Most of Mebane city council’s Monday night monthly meeting was taken up by the formal certification of election results and swearing in of one returning and two new council members.

Tim Bradley, who has served for 28 years (seven consecutive terms), was sworn in for his eighth term Monday night.  Council members later elevated him to the post of mayor pro tem, a largely ceremonial honor except when he must step in to preside in the absence of mayor Ed Hooks.

Mebane city clerk Stephanie Shaw swears in Tim Bradley, the lead vote-getter in the 2021 election, to his eighth term on the city council.

Meanwhile, council newcomers Jonathan White and Montrena Hadley were also sworn in, with members of their respective families assisting.  Both candidates were successful in their first runs for public office.  Hadley had also served as a city planner for the city before leaving the city’s employ in 2020.

Jonathan White’s wife Stephanie holds the Bible as city clerk Stephanie Shaw administers the oath of office.  With White are other members of his family.
District court judge Larry Brown prepares to administer the oath of office to Montrena Hadley as city clerk Stephanie Shaw holds the Bible. Among family present for Hadley’s swearing in were husband Michael, daughter Nina, and her mother, who serves on the Magnolia town council, in Hadley’s hometown in Duplin County.

White was the runner-up to Bradley, according to official vote total lists by city clerk Stephanie Shaw at the beginning of the meeting.  In the two-county area (Alamance & Orange) which Mebane straddles, Bradley had 986 votes; White had 950; and Hadley had 853.

[Editor’s Note: according to tallies from the respective boards of election in each county, Katie Burkholder had 725 votes; Charles Lopez had 702; and Roger Parker had 381.]

Shaw swore in Bradley and White; Alamance County district court judge Larry Brown swore in Hadley, also taking the opportunity to highlight the “historic occasion” of Hadley’s seating as the “first African American woman” elected to the Mebane city council.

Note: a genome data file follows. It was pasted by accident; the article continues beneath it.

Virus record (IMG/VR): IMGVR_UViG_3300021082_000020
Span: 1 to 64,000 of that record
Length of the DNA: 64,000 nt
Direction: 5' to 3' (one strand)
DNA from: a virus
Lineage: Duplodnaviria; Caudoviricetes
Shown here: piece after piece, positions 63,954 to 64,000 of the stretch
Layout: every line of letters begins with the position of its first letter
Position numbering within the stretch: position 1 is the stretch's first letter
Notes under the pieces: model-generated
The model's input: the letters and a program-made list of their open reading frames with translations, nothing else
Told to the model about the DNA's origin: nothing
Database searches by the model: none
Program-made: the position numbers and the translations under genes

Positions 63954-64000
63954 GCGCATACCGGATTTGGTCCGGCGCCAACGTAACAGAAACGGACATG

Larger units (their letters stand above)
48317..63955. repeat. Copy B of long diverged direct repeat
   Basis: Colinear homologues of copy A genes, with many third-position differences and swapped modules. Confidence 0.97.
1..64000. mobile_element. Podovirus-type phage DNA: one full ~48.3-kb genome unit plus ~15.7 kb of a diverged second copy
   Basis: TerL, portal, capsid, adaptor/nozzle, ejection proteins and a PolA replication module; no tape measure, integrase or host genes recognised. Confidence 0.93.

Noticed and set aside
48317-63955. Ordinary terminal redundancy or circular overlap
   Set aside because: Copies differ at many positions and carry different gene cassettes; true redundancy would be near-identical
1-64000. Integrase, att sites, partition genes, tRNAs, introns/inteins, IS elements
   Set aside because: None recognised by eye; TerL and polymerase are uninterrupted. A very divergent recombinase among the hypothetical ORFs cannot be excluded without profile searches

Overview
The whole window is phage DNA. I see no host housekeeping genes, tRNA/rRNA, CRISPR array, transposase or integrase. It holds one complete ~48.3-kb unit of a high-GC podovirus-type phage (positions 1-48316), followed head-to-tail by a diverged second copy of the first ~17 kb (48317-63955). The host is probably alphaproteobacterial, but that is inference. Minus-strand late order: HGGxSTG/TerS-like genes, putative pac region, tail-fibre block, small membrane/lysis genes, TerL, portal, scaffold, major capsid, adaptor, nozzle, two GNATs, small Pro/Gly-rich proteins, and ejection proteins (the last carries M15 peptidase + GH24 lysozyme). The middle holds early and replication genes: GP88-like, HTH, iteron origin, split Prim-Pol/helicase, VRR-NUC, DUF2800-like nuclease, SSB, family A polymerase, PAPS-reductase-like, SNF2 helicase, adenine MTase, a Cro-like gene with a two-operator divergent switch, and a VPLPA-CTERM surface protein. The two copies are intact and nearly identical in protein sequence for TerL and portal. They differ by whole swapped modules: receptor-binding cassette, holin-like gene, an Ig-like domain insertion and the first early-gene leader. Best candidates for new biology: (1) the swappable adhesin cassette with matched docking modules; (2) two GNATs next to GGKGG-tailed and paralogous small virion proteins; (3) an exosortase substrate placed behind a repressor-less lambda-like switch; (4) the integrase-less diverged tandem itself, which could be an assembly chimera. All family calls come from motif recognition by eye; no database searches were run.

Montrena Hadley (left) and Jonathan White (right) took their seats at the dais in place of Jill Auditori and Everette Greene. (Councilmen Tim Bradley and Sean Ewing are the left and right, outside the picture, respectively.)

The new council then took a few minutes to honor the departing members, Jill Auditori and Everette Greene, neither of whom sought re-election.  “Both have been tremendously dedicated,” said Hooks in presenting the two with honorary certificates as well as an artistic brick-like replica of the city’s logo produced by a local artist.

Mebane mayor Ed Hooks reads the commendation certificates for Jill Auditori and Everette Greene, 12- and 16-year veterans of the city council, who did not seek re-election in 2021.

Greene said he had appreciated the respect that each member of the council had shown to each other.  Greene had been a councilman for 16 years and chairman of the city’s planning board for decades prior to that.  Hooks tallied 35 years of service to the city.

Greene likened Mebane as no longer a “bedroom community,” but one which had grown to be a “living room community,” as the city has grown into the second largest – surpassing Graham as second to Burlington, according to the most recent U.S. Census.

For her part, Auditor said it had been a “true honor and privilege” to serve for 12 years on the council, as she teared up near the conclusion of the ceremony.

She linked arms with Greene as the two strode out the council chambers to a standing ovation from audience members.

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